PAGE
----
| The Costumes Of Rome|
Click EasyEdit to add to this page.
Don't see the EasyEdit button?
Sign in or sign up.
Introducing The Costume Designer
April on designing the costumes
"Art is being created for the dollar,instead of coming from the heart".
April was born in North Carilona,1932. She trained as a dancer and after getting divorced from her husband of thirteen years she turned to costume design in 1968. She is an award winning costume designer, costume supervisor and has also dabbled in acting. Her many credits include Free Willy, Almost an Angel, The Associate, National Security, Playing by The Heart, Donny Darko, The Edge of Love and Maveric in which she received an Oscar nomination for her designs.
Awards won by April for her designs for Rome
Costume Designer Guild Award
2006: Outstanding Costume Design For A Television Series.
2007: Outstanding Costume Design for a Television Series
2006 : Outstanding Costumes for a series, shared with Augusto Grassi (costume supervisor)
For episode "Triumph"
"We created everything from scratch... It had to look absolutely authentic."
The clothes worn by the Ancient Romans may seem like simple garments, but they were loaded with symbolism and strongly reflected the social hierarchy at the time.
In her quest for authenticity, April travelled to India to find the fabrics used to make many of the costumes for Rome.
"They had the most authentic, handmade-looking things there".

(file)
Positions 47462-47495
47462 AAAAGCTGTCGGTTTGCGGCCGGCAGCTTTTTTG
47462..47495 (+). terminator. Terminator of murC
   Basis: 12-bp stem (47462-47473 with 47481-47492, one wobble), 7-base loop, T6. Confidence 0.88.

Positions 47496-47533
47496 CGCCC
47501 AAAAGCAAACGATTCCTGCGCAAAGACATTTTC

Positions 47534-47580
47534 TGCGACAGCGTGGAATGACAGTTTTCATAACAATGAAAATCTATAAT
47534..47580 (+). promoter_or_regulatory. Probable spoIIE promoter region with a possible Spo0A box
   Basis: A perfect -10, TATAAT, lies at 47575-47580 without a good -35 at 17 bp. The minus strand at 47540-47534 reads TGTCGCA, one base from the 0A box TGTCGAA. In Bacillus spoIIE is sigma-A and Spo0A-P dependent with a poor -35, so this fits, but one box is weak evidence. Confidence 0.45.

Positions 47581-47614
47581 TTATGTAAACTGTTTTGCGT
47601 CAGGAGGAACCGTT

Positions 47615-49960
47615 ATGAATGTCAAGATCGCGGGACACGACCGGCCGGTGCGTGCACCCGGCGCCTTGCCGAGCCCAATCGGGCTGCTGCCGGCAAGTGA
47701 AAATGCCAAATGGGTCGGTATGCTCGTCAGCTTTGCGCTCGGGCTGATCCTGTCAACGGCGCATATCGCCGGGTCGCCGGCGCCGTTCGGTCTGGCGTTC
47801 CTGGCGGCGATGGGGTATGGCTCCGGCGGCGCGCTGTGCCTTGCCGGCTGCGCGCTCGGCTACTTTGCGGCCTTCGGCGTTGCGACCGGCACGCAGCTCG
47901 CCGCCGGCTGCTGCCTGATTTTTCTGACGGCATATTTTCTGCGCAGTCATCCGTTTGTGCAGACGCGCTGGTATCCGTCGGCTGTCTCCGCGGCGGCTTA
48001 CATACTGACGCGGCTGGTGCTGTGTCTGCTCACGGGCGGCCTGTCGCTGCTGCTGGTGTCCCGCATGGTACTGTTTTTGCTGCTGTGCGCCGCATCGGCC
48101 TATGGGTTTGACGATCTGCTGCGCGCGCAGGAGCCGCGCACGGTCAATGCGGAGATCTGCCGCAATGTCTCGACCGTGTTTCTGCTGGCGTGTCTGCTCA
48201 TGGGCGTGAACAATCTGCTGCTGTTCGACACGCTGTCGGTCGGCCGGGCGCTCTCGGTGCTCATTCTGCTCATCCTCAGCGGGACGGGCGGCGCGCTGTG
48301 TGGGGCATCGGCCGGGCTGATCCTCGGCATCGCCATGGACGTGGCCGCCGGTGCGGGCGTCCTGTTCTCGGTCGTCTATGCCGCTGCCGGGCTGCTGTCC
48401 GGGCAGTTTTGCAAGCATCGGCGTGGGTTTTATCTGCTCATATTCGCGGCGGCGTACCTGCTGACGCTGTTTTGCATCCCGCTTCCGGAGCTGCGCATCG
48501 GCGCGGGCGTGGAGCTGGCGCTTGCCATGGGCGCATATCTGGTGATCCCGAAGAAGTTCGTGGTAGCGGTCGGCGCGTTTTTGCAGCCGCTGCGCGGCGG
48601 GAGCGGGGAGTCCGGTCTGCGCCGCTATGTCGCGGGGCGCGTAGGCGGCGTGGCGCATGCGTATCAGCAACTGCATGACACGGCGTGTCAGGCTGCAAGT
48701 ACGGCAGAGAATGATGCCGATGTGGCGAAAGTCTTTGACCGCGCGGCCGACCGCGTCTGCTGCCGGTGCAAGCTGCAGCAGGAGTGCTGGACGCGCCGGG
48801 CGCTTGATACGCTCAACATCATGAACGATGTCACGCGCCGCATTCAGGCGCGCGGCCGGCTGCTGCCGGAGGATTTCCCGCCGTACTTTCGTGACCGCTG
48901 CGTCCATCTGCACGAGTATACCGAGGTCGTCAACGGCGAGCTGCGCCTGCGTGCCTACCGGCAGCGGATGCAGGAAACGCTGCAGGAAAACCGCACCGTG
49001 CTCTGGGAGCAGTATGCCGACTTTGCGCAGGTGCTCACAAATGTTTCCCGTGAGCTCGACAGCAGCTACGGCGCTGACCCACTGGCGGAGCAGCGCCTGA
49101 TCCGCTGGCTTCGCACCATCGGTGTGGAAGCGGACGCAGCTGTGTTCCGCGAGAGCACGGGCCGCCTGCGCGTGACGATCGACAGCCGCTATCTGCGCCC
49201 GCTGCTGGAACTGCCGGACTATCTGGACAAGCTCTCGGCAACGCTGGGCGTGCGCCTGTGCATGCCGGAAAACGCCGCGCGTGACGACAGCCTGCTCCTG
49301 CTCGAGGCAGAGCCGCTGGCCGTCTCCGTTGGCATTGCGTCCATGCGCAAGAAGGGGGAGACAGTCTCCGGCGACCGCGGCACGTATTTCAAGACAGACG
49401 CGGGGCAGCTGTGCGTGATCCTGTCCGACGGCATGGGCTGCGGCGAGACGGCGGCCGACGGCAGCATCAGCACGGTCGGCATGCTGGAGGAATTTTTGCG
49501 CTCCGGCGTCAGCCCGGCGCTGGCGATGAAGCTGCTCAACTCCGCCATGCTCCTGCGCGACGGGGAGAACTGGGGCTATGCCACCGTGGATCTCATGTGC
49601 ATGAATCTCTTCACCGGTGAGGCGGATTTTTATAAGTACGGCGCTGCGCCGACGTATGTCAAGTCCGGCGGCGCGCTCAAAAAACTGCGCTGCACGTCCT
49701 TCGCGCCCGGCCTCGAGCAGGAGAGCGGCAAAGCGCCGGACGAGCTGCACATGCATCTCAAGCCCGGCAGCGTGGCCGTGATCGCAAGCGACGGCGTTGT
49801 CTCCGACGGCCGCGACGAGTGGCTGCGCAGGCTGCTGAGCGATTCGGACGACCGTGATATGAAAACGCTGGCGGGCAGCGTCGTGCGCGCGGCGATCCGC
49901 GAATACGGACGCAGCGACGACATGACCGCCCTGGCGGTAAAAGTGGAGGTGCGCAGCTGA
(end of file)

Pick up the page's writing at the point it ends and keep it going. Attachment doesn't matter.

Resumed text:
Aprils dyeing and ageing department spent fourteen hour days making sure the new materials looked ancient.
According to April, Ancient Rome was far from the white marble wonderland portrayed in most movies. Most Roman women actually dyed their clothes, partly to hide the grime of the city.
"Ancient Rome was such a dirty city that, walking down the street, the bottom of your clothes would get dirty
The most socially significant garment was the toga, worn by upper class men,the toga was a flowing and somemn garment. The toga was the official dress of elected magistrates, and it remained the regular from of dress for the upper class into the early days of the empire.
"Julius Caesar was very much the good dresser and was known for wearing silk so I had to have him looking very spiffy".
"The toga was such a pain in the neck to keep on, if you wrapped your toga in the morning, you would have to wrap it again two or three times during the day. They didn't have safety pins, zippers or even buttons at that point".
To meet the demands of this history based production, April extensively researched each characters wardrobe. She painstakingly focused on every detail to make the pieces as authentic as possible and with a team of 45 laborers, she hand dyed and otherwise crafted individual pieces including chain mail and iron breast plates molded from wet leather, on location daily.
" I made four thousand costumes, we had lots of extras playing different classes, when I started I thought oh my how am I going to do this?!".
My regular crew was 16 people but with thousands of extras we had 45 people working in the costume department."
Working in Italy with the cast and crew was such a pleasure, I loved every minute of it and it's the best project I've ever worked on."
April At The 9th Costume Designers Guild Awards
April with Kevin and James at The Dvd release of Rome Season Two